by Dan Fields
First published July 23, 2011 by the California Literary Review
Must Be the Recession…
Captain America has a lot riding on his shoulders, not merely in his own war-torn world but in the dangerously ambitious Marvel Studios project of bringing the Avengers and their various associates together in a convoluted crossover web of summer blockbusters. The difficult truth is that since Jon Favreau’s runaway smash Iron Man, each successive entry has brought the average of the franchise down.
Sadly, Captain America is no exception. For a movie about super soldiers, world domination, and rogue Nazi occultists, it packs surprisingly little punch. The flaw is not in the premise, but in the execution. Long stretches go by without a joke sticking, a blow landing, or an emotion ringing true. Thor was no masterpiece, but at least Kenneth Branagh had the sense to keep things in constant motion, and managed to make a movie as exciting as it was silly.
Steve Rogers (Chris Evans, whose presence here hopefully means no more Fantastic Four movies) is a noble but shrimpy little guy whose repeated failure to enlist in the war against Hitler drags him down into a mighty deep slump. His best friend is shipping out, and he feels worthless and unmanly as 4F guarding the home front. Luckily for him, he catches the eye of a kindly scientist (Stanley Tucci) whose top secret military project requires a man of strong character. Despite the protests of the military brass (Tommy Lee Jones, given very little to do), Rogers is allowed to enlist as part of an experimental treatment designed to make him into a fighting machine.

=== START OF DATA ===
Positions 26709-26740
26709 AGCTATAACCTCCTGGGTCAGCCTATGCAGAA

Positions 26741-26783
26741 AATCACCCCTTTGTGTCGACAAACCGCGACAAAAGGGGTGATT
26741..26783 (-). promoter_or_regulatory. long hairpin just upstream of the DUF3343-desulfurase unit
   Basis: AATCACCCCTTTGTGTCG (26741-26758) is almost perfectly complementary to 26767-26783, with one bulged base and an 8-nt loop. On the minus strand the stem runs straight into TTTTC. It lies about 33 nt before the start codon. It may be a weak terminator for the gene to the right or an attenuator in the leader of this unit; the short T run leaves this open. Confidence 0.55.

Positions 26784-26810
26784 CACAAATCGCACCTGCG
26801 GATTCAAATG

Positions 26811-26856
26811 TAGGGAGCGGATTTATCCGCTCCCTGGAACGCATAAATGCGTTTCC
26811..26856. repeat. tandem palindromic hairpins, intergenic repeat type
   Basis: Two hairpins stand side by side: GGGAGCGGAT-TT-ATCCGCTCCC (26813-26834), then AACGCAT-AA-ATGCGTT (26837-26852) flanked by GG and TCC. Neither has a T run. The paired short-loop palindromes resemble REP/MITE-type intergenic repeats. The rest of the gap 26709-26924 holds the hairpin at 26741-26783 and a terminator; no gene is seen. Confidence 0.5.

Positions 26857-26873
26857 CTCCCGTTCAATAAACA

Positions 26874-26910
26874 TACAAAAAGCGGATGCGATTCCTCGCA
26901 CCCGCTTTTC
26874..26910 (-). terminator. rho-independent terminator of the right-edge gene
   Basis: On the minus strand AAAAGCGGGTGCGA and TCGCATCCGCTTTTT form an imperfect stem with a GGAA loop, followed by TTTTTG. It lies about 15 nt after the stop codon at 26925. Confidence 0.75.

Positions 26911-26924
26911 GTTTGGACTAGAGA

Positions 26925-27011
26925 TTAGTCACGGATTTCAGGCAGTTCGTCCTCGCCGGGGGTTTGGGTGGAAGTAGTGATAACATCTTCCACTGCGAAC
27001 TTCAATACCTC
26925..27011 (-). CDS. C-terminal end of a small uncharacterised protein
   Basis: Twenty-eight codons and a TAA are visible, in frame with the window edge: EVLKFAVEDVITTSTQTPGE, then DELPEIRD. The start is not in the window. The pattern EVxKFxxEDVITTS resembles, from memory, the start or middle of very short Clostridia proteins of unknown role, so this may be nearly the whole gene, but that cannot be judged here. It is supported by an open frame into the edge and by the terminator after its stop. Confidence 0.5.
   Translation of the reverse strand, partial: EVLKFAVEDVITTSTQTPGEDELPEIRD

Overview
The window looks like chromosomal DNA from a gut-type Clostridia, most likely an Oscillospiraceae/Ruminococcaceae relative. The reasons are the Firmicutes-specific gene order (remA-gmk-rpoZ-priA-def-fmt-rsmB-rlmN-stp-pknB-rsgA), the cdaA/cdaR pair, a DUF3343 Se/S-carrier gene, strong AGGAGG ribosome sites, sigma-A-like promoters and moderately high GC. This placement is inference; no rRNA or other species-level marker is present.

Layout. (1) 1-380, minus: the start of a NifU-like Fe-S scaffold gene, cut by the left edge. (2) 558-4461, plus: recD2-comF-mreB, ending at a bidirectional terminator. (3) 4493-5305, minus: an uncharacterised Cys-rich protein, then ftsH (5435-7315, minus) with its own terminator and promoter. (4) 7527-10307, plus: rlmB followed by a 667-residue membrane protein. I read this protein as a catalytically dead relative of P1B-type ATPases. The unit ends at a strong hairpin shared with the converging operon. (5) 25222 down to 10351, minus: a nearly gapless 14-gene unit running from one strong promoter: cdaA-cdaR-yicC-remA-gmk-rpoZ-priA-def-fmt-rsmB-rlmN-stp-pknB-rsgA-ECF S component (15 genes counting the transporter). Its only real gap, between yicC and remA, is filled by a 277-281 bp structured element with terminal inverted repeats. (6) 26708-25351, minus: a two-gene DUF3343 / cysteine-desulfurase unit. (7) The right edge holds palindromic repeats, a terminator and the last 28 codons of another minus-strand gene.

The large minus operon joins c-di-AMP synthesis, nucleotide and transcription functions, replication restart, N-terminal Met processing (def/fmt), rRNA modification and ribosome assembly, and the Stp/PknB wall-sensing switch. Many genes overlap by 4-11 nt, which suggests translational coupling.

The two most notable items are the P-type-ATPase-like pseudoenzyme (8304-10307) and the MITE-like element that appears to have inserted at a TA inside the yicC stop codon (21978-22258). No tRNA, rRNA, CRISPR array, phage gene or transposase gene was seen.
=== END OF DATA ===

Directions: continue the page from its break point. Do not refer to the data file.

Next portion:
The good news is that it works. The bad news is that the story loses focus shortly after. After a maudlin prologue which plods along like a Peter Parker nightmare, the story suddenly gets keen and clever for a brief period. Relegated to promoting war bonds with his tremendous new physique, despite his proven ability to run, jump, and punch with superhuman strength, “Captain America” Rogers realizes he has been swindled by bureaucrats and is no closer to his dream… until he decides to prove himself with a brave and unauthorized solo mission.